Kirazlıdere power complex

From Global Energy Monitor
Part of the
Global Coal Plant Tracker,
a Global Energy Monitor project.
Download full dataset
Report an error
Related coal trackers:

Kirazlıdere power complex is a permitted power station in Güreci, Lapseki, Çanakkale, Türkiye. It is also known as Filiz Kirazlidere Power Generation.


Table 1: Project-level location details

Plant name Location Coordinates (WGS 84)
Kirazlıdere power complex Güreci, Lapseki, Çanakkale, Türkiye 40.38227, 26.99455 (exact)

The map below shows the exact location of the power station.

Loading map...

Unit-level coordinates (WGS 84):

  • Unit 1, Unit 2: 40.38227, 26.99455

Project Details

Table 2: Unit-level details

Unit name Status Fuel(s) Capacity (MW) Technology Start year Retired year
Unit 1 permitted coal - bituminous 800 ultra-supercritical 2021
Unit 2 permitted coal - bituminous 800 ultra-supercritical 2021

Table 3: Unit-level ownership and operator details

Unit name Owner
Unit 1 Filiz Kirazlıdere Enerji Üretim AŞ (Filiz Enerji) [100.0%]
Unit 2 Filiz Kirazlıdere Enerji Üretim AŞ (Filiz Enerji) [100.0%]

Project-level coal details

  • Coal source(s): imported


Kirazlıdere power complex is owned by Filiz Enerji which is now a subsidiary of Yıldırım Group.[1] Its permitting and company partnership process followed a similar pathway as Karaburun power station proposed for Çanakkale province by Sarıkaya Enerji. Both companies became subsidiaries of Yıldırım Group in 2013.[2] There are also some references that both Sarıkaya Energy and Filiz Energy companies used to be owned by Doğtaş, a subsidiary of Doğanlar Holding, before 2013.[3][4] Both of their environmental permission processes were started before 2013, as there used to be some references that Kirazlıdere power complex received the generation license for the 1st unit in 2010[5] and for the 2nd unit in 2012,[6] but these licenses are not currently accessible (December 2019 update). The information below is based on the latest accessible references and updated capacities.

Environmental permission processes for two units of Kirazlıdere power complex started individually in 2012; for the first unit, the EIA report was submitted on 14th September 2012,[7] and for the second unit an EIA application file (a pre-EIA report file) was submitted on 28th September 2012.[8] "EIA positive decisions" were given to the first unit (600MW) on 14th February 2013,[9] and to the second unit (660MW) on 14th June 2013.[9] A generation license was given to the first unit on 7th March 2013,[10] and a pre-generation license was given to the second unit on 3rd March 2014.[11]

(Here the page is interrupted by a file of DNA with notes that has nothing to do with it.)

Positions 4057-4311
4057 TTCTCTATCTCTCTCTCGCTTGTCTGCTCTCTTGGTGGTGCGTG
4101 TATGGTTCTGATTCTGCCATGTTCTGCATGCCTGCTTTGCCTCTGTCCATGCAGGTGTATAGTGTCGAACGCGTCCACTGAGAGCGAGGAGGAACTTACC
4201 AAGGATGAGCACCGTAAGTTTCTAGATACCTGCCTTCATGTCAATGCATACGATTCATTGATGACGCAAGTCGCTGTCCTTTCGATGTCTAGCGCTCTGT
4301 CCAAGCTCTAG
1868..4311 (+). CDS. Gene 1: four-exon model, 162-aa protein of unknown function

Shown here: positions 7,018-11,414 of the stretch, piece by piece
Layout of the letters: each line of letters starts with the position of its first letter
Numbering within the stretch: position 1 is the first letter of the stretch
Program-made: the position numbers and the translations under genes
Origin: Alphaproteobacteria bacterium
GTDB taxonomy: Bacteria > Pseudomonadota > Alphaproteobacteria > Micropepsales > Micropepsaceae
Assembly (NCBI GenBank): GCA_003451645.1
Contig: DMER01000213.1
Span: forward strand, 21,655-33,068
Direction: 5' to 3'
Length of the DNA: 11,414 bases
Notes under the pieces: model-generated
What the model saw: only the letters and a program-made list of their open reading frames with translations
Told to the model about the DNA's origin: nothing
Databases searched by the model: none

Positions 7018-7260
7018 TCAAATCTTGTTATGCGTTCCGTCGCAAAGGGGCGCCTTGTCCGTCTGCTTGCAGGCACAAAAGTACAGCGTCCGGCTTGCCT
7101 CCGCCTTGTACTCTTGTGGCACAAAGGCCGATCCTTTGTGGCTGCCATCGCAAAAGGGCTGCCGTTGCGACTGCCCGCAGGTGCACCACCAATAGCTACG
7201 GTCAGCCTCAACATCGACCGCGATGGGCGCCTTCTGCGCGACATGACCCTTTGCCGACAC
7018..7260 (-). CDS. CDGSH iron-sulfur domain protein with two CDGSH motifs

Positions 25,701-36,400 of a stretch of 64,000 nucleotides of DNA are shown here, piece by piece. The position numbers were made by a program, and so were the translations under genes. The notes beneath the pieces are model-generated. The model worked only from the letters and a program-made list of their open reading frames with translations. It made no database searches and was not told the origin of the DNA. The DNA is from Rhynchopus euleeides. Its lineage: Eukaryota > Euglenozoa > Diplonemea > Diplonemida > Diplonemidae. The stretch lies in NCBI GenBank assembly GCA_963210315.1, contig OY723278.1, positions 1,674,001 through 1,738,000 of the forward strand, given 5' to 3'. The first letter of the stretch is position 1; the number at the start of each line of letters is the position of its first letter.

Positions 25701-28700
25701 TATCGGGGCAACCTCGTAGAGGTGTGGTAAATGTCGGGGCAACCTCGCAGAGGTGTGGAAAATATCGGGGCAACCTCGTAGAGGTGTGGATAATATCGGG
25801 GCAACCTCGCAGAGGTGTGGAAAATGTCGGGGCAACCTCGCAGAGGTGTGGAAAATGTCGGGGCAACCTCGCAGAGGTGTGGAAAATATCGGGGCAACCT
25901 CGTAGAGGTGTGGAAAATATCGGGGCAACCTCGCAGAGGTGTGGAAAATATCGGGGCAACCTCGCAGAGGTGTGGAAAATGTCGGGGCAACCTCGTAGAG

In 2015, EMRA combined individual generation licenses for both units and announced it as 1,260 MW (600MW + 660MW).[12] EIA positive decisions for the first unit were cancelled on December 2014 after legal cases.[13] New EIA reports for the first and the second units received positive decisions individually on 5th May 2015.[12]

At the end of 2015, after COP21 in Paris, the company decided to change the technology from ultra-critical to ultra-supercritical to meet the international finance and credit requirements of E.C.A. - Export Credit Agency that resulted in the capacity increase from 1,260 MW to 1,600 MW (2 units x 800MW).[12] As this capacity increase requires the revision of filtration systems, fill-area and cooling water, the new EIA process started in 2016.[12] The permitting process was paused for 2 months in April 2017 after the board of inspection and survey meeting as the company was requested to complete the missing parts in the air pollution modeling.[14]

On 18th August 2017, another board of inspection and survey meeting was held, where many NGOs objected on health grounds and claimed that emissions from the plant would exceed new EU limits.[15] Legal cases against the new EIA report were dismissed, on 3rd October 2017 the final EIA report for unit 1 and unit 2 combined, with 1,600 MW total capacity, was accepted.[16] However, the generation license was valid for 1,260 MW.[10]

Energy China announced that it had signed an Engineering, Procurement, and Construction (EPC) contract for the power station in January 2021.[17]

In April 2023, expert reporting from a lawsuit against the development of the power station revealed that the project did not have an approved EIA at the time that a generation license was approved. Therefore, the production license was in violation of existing Electricity Market License Regulation. The report also highlighted that the project's impact assessment did not include evaluation of cumulative impacts. After reviewing the report, a lawyer involved in the case stated that Kirazlıdere power complex was unlawful and should be cancelled.[18] Because the investment had not begun within 5 years, the (unlawfully) approved EIA could be considered invalid. The following errors were found in the EIA report:[19]

  • The planning area boundaries were not fully defined.
  • Opinions of institutions and organizations that are required to be taken in the planning process were incomplete.
  • Sections of the plan that could be connected to the highway from the facilities were not planned, it was prepared without connecting to the main transportation roads, and it was located in a dead end road position.
  • It was not in the public interest.
  • Spatial Plans were made in violation of the urban planning principles and planning principles determined in the Construction Regulation.
  • It was done in violation of the principle of protection of forest areas.

In August 2023, the case was reportedly still ongoing. There were at least three open cases filed against the development of the power station in Çanakkale Administrative Court and the Council of State.[20]

Environmental Impact

In May 2017, environment and health groups claimed that emissions from the plant would exceed new EU limits[21] and called for a cumulative air pollution assessment.[22]